The Chief Executive Officer of the Ghana Chamber of Telecommunications, Ken Ashigbey, has asked President Nana Akufo-Addo to assent the Cyber Security Bill which will give the telecoms industry the authority to sanction persons or groups who damage telecommunication infrastructure.
According to him, this will help address the issue of fibre cuts which end up affecting the quality of internet service or connection in the country.
Data from the telecoms industry association shows that in 2019, the mobile industry experienced over 2,000 incidents of fibre cuts and 600 incidents of theft at base stations affecting over 18 million subscribers within the first half of 2019 alone.
The same data showed that in the same year, fibre cuts caused mainly by private developers, road contractors, unknown criminals and other utility providers cost the industry over GH¢30 million in direct repairs only.
Mr. Ashigbey, speaking to Citi Business News, bemoaned the issue of fibre cuts in the country due to the construction of roads.
“With fibre cuts, we are not out of the woods yet. It’s a major challenge that is still affecting us. Because of the Year of Roads, there are some challenges around that. There is a new road that is being done on the beach road, and we’ve had major challenges with the contractors who are working on the site. We had to even escalate the issues to the National Engineering Coordination team and there was a meeting held to look into that. I would say that coordination has improved but there is still a lot more that is desired.”
He continued, “Fortunately for us, the government has passed the Cyber Security Bill, and we are waiting for the President to assent it. In that, there are regulations that will come up that will classify telecommunications infrastructure as critical information infrastructure for which people who wilfully damage them will have dire repercussions.”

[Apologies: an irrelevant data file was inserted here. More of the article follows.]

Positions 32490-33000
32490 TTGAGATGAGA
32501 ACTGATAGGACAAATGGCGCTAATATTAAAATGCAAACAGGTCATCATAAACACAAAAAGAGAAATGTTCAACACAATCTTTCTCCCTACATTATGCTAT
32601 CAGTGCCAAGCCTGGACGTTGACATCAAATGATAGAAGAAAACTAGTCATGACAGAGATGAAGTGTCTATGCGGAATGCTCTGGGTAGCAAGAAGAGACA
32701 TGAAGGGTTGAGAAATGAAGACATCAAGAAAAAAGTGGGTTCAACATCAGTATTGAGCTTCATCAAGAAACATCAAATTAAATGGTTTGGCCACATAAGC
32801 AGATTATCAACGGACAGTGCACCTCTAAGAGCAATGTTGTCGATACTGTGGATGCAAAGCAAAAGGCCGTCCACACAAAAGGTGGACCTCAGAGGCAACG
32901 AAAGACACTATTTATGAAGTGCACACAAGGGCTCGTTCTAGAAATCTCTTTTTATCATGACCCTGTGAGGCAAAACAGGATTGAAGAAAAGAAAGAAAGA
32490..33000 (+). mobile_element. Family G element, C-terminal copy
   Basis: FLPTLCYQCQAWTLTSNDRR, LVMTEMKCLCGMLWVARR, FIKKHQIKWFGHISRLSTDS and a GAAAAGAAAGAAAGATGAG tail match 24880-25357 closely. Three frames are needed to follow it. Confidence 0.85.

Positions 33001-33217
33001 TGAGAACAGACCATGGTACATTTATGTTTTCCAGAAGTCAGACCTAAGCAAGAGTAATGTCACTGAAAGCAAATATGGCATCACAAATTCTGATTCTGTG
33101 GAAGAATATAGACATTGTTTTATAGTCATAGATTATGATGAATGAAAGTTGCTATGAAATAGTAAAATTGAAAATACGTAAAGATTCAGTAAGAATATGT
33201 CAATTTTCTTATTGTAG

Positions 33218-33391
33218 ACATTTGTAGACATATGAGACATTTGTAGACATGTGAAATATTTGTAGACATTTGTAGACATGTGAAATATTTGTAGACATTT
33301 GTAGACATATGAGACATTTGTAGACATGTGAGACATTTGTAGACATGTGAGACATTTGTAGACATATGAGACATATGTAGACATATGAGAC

The situation in Ghana
Fibre optic cables have aided the connection of platforms for improved service delivery by telecom operators.
However, the challenge of dealing with their regular destruction and theft of fibre and copper cables by construction companies and private citizens has left most telecom operators worried.
Vodafone Ghana recently revealed that it spends an average of GH¢1.8 million annually in fixing interruptions caused by cable cuts and thefts.
According to the Chief Executive Officer of the company, Patricia Obo-Nai, fibre cuts has affected 2.3 million of its customers so far this year.
MTN Ghana also spent GH¢2 million cedis to repair fibre cuts while GH¢4.4 million was spent on the relocation of fibre optic cables in the first quarter of 2019.
According to the Regulatory Manager of MTN, Samuel Bartels, 56 percent of fibre cuts were caused by road construction and government agencies such as the Ghana Water Company Limited, Ghana High Authority and the Urban Roads Department, while 35 percent was by private developers.
It is for this reason that the management of the company hinted of a legal suit against private developers and road contractors who persistently cause damage to their fibre optic cables.